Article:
The third verse was not part of the song when the '86 demo was recorded, but was written by Francis at the urging of Norton during the recording of the album. It gives the story a grim climax -- "Big shake on the boxcar moving," Francis sings. "A big, big stone fall and break my crown." You could interpret it as a slapdash addition to the song -- Not harrowing enough? OK, I'll add an earthquake in the third act that comes along and kills everyone -- but earthquakes aren't the only thing that can make a boxcar shake. And who knows what that man, who so callously makes the vulnerable narrator wait around in the cold, might be capable of.
Also included in this set, among the collected B-sides and demos, are multiple versions of 'Manta Ray,' 'Into the White,' and 'Dancing the Manta Ray,' a trio of songs rarely heard, all of which, in one way or another, indulge Francis' odd fantasies of leaving Earth on a space ship. That preoccupation, absent from 'Doolittle,' would obviously be out of place among the album's bloody myth retellings and lusty shrieks. 'Manta Ray' is too great of a mutated '50s soda-shop rock and roll tune to have been left out based on quality -- it's just not as dire.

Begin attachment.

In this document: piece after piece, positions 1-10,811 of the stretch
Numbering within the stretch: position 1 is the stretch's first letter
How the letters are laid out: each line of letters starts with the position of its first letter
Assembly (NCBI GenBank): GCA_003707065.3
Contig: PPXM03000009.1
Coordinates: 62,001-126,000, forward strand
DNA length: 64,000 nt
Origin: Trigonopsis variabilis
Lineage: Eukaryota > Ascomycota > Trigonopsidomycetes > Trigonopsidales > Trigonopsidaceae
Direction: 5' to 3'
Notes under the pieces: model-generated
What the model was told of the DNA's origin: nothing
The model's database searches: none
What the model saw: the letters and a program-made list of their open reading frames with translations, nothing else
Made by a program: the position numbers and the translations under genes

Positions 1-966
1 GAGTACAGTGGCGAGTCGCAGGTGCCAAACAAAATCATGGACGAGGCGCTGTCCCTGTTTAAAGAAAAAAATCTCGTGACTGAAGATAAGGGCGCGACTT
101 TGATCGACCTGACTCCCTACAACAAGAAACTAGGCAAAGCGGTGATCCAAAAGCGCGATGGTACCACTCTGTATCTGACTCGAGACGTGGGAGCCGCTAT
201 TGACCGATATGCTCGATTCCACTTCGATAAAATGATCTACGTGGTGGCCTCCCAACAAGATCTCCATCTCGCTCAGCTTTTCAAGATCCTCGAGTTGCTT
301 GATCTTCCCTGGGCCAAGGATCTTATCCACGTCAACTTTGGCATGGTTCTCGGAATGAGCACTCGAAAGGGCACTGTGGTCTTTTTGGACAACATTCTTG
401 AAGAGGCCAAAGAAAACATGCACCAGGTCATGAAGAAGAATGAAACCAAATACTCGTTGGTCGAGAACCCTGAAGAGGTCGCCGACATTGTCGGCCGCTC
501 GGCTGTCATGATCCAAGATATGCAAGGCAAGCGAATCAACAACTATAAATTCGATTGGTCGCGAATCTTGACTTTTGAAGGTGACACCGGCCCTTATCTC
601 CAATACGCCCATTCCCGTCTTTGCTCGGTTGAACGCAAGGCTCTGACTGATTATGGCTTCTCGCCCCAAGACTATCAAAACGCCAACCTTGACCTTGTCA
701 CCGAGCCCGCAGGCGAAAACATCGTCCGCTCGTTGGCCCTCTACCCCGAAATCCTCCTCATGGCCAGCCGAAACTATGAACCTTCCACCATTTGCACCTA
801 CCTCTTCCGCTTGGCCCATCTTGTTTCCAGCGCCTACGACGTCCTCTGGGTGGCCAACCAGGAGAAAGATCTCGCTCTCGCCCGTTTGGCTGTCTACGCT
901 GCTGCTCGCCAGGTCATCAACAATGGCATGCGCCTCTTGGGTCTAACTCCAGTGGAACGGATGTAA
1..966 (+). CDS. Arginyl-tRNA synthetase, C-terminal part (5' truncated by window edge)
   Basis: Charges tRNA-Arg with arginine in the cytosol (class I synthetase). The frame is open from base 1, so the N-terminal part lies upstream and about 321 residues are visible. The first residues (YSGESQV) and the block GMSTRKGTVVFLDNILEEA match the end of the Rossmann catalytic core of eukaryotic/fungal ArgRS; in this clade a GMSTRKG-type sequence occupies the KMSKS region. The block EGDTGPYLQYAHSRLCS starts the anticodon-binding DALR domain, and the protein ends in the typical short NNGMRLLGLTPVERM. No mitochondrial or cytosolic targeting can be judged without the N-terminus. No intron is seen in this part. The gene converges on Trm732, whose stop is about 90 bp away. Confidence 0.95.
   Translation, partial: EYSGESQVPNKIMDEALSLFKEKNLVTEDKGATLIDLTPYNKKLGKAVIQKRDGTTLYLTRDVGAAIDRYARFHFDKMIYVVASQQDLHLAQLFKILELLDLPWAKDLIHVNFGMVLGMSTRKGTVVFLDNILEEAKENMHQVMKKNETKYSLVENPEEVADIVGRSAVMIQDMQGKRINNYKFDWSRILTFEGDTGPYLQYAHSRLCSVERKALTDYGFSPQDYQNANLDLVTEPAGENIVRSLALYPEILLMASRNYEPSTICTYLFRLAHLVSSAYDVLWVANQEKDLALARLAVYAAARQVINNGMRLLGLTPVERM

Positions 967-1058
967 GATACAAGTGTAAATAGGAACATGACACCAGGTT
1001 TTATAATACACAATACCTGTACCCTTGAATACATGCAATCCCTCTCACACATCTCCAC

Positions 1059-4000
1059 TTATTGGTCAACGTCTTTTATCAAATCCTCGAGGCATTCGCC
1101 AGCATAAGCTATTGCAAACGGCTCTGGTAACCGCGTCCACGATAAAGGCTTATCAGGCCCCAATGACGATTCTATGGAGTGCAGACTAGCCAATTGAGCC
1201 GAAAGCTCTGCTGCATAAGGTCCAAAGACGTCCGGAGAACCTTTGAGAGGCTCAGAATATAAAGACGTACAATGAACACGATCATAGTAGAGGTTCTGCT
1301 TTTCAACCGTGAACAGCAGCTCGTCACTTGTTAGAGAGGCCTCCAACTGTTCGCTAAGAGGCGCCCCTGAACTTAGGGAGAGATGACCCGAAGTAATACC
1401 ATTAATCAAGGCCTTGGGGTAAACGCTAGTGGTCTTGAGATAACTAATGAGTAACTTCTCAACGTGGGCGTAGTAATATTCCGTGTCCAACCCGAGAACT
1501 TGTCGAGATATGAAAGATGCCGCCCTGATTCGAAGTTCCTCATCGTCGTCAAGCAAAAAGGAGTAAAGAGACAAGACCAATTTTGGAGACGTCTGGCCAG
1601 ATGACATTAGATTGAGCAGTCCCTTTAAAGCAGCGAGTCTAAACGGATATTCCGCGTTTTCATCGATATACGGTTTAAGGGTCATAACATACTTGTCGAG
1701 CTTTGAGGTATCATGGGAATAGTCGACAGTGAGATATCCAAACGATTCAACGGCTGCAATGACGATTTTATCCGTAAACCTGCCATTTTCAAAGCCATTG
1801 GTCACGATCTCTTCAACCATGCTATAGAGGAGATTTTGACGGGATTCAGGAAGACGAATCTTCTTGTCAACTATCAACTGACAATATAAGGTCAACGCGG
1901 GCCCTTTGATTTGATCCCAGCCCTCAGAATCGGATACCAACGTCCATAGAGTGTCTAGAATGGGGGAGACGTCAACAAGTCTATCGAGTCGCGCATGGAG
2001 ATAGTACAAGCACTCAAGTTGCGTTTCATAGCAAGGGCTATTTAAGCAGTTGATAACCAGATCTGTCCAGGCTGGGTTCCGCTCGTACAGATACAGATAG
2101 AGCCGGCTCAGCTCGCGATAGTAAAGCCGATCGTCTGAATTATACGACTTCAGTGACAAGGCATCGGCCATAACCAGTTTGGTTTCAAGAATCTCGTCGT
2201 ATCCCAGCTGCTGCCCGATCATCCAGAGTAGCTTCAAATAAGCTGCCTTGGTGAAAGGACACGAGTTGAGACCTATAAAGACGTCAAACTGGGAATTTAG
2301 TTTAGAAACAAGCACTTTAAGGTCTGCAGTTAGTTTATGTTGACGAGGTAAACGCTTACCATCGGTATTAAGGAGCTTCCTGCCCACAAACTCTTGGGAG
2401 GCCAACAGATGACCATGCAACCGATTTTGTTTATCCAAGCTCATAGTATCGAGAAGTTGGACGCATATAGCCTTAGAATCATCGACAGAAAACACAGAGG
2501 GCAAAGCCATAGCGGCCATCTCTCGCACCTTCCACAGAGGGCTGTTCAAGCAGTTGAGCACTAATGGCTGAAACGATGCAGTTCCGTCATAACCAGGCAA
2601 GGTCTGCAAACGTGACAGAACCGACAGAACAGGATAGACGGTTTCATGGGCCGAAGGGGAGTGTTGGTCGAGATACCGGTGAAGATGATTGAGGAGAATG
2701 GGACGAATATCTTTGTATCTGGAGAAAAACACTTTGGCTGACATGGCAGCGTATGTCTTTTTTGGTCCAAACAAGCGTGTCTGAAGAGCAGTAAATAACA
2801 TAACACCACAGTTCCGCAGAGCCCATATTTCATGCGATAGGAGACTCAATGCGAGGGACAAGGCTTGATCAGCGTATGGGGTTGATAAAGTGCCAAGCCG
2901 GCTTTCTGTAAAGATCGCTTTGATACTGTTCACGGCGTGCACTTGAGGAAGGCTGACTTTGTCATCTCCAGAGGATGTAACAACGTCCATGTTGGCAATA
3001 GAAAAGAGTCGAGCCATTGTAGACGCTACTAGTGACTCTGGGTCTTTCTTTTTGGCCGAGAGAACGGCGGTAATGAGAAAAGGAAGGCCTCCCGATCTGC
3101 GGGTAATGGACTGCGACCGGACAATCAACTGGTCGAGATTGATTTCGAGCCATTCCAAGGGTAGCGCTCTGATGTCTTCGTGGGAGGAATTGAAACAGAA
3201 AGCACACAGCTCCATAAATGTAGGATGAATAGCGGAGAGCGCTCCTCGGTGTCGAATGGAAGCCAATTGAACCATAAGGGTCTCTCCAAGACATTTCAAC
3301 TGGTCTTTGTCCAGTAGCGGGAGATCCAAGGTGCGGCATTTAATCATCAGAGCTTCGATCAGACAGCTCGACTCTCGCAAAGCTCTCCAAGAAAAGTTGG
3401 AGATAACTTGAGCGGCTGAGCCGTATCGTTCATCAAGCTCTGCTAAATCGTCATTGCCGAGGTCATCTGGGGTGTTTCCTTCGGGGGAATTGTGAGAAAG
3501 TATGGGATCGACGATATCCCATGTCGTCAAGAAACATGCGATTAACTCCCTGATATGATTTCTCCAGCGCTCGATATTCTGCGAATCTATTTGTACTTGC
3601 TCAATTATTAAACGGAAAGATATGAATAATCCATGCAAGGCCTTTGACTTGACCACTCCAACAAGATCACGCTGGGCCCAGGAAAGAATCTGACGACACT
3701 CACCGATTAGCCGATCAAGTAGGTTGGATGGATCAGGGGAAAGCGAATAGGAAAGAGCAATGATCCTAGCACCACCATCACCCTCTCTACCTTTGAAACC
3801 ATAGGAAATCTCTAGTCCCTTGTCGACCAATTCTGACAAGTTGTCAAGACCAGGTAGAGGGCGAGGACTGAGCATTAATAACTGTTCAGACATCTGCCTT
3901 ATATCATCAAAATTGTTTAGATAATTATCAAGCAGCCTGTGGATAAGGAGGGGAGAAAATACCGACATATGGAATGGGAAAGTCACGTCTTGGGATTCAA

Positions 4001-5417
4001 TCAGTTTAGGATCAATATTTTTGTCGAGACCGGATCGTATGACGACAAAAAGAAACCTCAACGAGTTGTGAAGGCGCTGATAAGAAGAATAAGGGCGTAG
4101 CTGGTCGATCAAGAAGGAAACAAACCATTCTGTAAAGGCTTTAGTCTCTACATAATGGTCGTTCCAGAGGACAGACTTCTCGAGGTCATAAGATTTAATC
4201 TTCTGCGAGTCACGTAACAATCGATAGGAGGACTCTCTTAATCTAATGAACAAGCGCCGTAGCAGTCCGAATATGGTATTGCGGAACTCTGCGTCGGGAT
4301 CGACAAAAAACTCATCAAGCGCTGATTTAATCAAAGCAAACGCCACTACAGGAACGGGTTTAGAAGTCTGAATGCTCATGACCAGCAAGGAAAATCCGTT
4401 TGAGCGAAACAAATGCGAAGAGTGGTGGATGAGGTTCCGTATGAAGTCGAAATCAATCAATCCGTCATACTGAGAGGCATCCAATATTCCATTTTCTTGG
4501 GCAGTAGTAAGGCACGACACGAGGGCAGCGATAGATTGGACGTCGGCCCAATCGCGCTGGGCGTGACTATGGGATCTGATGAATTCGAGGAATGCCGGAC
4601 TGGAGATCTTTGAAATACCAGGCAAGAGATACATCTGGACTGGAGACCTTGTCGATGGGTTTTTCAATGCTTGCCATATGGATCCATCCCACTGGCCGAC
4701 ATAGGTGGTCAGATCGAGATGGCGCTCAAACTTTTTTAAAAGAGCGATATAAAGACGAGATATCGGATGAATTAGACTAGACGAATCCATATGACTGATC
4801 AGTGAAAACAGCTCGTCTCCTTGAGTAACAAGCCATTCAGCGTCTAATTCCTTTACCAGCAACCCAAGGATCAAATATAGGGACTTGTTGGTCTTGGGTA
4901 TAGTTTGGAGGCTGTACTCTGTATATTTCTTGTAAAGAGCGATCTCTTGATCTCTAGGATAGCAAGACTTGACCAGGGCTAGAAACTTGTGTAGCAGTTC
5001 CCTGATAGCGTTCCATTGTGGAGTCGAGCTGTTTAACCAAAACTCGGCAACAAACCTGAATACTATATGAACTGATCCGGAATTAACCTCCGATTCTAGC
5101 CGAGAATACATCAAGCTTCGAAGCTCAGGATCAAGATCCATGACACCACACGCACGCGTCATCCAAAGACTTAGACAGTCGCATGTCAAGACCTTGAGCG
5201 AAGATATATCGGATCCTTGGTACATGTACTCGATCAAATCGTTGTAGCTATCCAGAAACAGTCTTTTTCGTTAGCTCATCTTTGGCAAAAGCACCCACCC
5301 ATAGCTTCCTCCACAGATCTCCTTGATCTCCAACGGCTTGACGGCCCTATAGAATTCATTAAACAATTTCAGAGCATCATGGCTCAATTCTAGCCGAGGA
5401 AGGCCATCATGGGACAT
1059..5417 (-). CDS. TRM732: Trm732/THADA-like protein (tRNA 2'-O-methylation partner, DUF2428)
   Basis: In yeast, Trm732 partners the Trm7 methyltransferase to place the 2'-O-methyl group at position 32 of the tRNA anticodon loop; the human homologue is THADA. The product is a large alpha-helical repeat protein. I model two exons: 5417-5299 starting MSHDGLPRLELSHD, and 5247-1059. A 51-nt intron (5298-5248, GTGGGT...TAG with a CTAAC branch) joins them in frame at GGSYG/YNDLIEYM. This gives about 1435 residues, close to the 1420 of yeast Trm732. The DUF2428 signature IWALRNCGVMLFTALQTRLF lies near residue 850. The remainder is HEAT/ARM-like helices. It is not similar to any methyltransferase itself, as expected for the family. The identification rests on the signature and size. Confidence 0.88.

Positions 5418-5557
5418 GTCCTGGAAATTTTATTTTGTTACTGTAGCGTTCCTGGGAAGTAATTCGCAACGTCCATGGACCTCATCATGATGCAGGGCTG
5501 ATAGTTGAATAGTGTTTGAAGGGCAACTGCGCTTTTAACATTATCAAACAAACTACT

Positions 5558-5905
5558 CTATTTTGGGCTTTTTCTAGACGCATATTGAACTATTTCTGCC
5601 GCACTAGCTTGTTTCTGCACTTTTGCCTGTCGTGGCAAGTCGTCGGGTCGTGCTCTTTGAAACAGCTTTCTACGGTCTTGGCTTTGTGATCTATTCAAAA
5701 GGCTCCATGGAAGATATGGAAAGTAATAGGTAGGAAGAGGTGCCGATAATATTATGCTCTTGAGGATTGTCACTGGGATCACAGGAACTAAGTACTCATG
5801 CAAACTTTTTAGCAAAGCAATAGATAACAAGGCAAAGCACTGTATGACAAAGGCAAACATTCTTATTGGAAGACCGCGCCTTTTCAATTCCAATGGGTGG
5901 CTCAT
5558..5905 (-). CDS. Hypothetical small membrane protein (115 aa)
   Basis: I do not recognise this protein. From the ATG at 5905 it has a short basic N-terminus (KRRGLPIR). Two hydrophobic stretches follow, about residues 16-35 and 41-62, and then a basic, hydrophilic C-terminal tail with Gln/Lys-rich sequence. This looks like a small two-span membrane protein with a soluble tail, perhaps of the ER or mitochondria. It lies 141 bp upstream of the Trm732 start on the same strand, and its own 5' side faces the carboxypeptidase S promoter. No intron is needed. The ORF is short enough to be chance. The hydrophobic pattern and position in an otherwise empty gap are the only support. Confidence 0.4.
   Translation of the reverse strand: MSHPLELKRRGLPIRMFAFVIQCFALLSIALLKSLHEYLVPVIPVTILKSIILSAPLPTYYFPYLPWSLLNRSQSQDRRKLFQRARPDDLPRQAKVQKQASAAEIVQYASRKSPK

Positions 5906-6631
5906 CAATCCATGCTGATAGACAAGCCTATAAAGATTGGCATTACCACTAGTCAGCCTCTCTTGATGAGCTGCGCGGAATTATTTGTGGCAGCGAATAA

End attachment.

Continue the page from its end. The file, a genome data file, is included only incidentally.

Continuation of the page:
This kind of escapism is all over 'Bossanova' songs like 'Velouria,' but there's only one song on 'Doolittle' that shares the sentiment: 'Wave of Mutilation.' The song is an identifiable point of transition in Francis' writing. The mood is breezy -- especially in the 'UK Surf' version of the song, recorded in Scotland months after 'Doolittle,' as Francis sings of kissing mermaids and swimming with crustaceans under the sea. ('The Little Mermaid' also came out in 1989.) But the song is called 'Wave of Mutilation.' After Francis sings of driving his car into the ocean -- imagining the suicides of Japanese businessmen he'd read about in the paper -- he sings of driving to the Mariana Trench, and then riding a wave of mutilation. The Mariana appears in the mind's eye like the Earth's soldered wound, the deepest and most buried place in the world, from which one could imagine unleashing the apocalypse.
That's the recurring fantasy on 'Doolittle' -- utter human destruction, dressed up with pop music -- and the essence of what makes it such a one-of-a-kind recording.